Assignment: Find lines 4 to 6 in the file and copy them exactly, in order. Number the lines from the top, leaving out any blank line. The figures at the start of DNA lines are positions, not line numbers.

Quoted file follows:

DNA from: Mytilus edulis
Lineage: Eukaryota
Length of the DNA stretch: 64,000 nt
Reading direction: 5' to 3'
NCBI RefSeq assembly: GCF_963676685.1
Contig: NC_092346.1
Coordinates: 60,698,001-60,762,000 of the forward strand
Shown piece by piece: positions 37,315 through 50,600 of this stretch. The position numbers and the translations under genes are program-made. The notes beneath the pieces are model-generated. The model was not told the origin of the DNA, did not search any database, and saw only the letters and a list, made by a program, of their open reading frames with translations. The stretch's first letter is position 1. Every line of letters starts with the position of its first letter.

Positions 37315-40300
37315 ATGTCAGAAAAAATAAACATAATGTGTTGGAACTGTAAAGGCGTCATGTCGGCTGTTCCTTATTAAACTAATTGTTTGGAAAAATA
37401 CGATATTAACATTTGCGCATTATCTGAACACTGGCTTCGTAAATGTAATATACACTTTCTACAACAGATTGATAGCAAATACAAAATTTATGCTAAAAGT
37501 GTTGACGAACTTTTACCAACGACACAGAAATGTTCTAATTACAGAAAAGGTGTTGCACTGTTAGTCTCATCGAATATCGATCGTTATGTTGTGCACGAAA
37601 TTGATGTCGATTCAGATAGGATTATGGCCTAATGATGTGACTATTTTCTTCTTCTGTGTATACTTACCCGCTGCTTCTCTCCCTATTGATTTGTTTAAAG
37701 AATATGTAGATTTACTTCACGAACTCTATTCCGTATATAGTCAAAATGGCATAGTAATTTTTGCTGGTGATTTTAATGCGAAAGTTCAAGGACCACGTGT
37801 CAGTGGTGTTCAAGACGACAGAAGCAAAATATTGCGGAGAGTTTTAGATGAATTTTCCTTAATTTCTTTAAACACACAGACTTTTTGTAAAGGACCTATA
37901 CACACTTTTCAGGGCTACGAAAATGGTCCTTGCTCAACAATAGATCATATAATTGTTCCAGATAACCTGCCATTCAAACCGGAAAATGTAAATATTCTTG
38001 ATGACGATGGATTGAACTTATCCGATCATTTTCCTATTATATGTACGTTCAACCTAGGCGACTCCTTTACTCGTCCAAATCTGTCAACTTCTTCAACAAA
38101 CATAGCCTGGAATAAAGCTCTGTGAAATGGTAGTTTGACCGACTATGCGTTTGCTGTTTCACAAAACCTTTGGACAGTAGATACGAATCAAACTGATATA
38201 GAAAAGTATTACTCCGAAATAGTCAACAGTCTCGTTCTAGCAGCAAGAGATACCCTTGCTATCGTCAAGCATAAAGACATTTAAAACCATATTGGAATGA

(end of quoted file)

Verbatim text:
Reading direction: 5' to 3'
NCBI RefSeq assembly: GCF_963676685.1
Contig: NC_092346.1